The Transportation Safety Board of Canada (TSB) is calling for the implementation of voice and video recorders on locomotives across the country. The call comes after the release of the TSB’s report on its safety study, “Expanding the use of locomotive voice and video recorders in Canada.”

TSB launched the study in May 2015, which took a look at technology, legislative and regulatory issues, the potential safety benefits of installing recorders in locomotives, and the appropriate use of locomotive voice and video recorders (LVVR), among other subjects.

“The need for on-board voice and video recorders has been on the TSB watch list since 2012,” said Kathy Fox, chair of the TSB, in a press release. “In addition to providing important information to TSB investigations, data from these recordings used in the context of a proactive, non-punitive safety management system will be invaluable to help railways identify and mitigate risks before accidents occur.”

There are many potential benefits to expanding the use of voice and video recording on locomotives, according to the report, including enhancing safety and providing a better understanding and assessment of operational and human factors within the locomotive cab. In addition to their use in TSB accident investigations, railway companies could potentially use LVVR data to enhance safety by developing and revising employee training programs, assessing and changing equipment designs and company operating procedures, improving crew security, and identifying risky behavior.

The study noted that successful implementation of LVVR depends on ensuring that the appropriate balance of rights and obligations for all key stakeholders is achieved through the establishment of a clear framework and guidelines for the use of the data.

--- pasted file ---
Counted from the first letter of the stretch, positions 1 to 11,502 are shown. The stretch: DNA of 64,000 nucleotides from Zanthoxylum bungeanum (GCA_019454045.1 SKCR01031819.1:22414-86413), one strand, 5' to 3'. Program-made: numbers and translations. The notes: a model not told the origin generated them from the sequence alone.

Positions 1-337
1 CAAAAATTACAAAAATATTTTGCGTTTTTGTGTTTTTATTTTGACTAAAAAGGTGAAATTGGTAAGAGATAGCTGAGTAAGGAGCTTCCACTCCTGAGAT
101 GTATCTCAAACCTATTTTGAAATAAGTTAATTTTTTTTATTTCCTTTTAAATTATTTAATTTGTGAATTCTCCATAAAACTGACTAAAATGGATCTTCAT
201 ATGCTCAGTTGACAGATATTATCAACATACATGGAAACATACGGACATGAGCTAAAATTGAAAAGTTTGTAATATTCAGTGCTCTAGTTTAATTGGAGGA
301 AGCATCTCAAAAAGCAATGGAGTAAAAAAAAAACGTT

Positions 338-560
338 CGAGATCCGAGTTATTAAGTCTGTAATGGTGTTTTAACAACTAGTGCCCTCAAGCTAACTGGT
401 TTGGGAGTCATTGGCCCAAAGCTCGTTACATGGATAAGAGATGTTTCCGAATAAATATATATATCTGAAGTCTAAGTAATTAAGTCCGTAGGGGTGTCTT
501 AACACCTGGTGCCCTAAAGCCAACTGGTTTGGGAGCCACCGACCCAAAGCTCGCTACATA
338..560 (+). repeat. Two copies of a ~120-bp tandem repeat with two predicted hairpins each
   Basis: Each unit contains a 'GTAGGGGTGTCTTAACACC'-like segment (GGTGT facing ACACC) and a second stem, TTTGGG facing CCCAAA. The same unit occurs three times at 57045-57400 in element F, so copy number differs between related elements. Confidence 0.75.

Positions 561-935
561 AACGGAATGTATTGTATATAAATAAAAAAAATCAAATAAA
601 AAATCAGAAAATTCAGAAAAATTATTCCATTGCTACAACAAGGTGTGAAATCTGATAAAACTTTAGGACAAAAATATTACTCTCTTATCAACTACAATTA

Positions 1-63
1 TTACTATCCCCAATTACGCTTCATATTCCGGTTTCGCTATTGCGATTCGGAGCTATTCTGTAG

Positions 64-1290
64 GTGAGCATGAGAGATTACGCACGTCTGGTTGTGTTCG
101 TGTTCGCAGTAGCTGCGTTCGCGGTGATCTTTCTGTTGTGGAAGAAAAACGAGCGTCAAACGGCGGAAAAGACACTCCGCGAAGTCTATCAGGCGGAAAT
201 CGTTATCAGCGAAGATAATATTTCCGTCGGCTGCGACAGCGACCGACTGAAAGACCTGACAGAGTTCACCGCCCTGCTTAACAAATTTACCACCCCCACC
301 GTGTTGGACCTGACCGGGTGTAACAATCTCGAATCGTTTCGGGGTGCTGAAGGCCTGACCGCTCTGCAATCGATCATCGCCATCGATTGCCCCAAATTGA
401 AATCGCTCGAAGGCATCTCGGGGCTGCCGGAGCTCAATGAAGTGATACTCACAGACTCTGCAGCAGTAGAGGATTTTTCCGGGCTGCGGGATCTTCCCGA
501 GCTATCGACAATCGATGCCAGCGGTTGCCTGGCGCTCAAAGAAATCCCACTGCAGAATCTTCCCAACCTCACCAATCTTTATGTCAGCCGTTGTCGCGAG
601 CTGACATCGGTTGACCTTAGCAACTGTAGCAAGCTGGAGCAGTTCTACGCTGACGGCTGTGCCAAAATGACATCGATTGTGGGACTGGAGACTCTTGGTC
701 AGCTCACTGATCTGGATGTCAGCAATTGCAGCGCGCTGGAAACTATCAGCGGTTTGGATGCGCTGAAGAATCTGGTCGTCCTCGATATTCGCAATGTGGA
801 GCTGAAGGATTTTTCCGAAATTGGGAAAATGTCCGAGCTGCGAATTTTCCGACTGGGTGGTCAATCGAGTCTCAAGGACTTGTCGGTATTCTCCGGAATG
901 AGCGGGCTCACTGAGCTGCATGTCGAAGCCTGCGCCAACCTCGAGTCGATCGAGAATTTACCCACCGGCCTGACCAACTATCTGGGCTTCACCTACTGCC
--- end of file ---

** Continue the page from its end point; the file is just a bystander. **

“Now that the study is completed, the TSB calls upon the Minister of Transport to take concrete action to initiate implementation of LVVR as soon as possible and to introduce legislation to permit the expanded use of on-board recorders in all modes of transportation,” the release said, adding that the TSB is “committed to working with Transport Canada on the development of an action plan and appropriate policy options.”

Marc Garneau, the Minister of Transport, has stated that the study is a positive development for rail safety. “The benefits of voice and video recorders are well known, as they can provide an unparalleled understanding of how the crew communicated and acted immediately before an accident,” Garneau said. “As Minister of Transport, I believe that the use of these devices onboard locomotives could be an important element of a comprehensive approach to managing safety, which will help better protect Canadians, their families and the communities along Canada’s rail corridors.”

The government has already begun working with a number of stakeholders and partners to identify the best way to use voice and video recorders in Canada, and Transport Canada will consult the Office of the Privacy Commissioner of Canada and railway unions to identify ways to address employees’ privacy concerns of such implementations, according to Garneau.

Key railway stakeholders participated in the safety study, including Transport Canada, the Railway Association of Canada, Canadian Pacific Railway, Canadian National Railway, VIA Rail, GO Transit and the Teamsters Canada Rail Conference. For more information about the study, visit: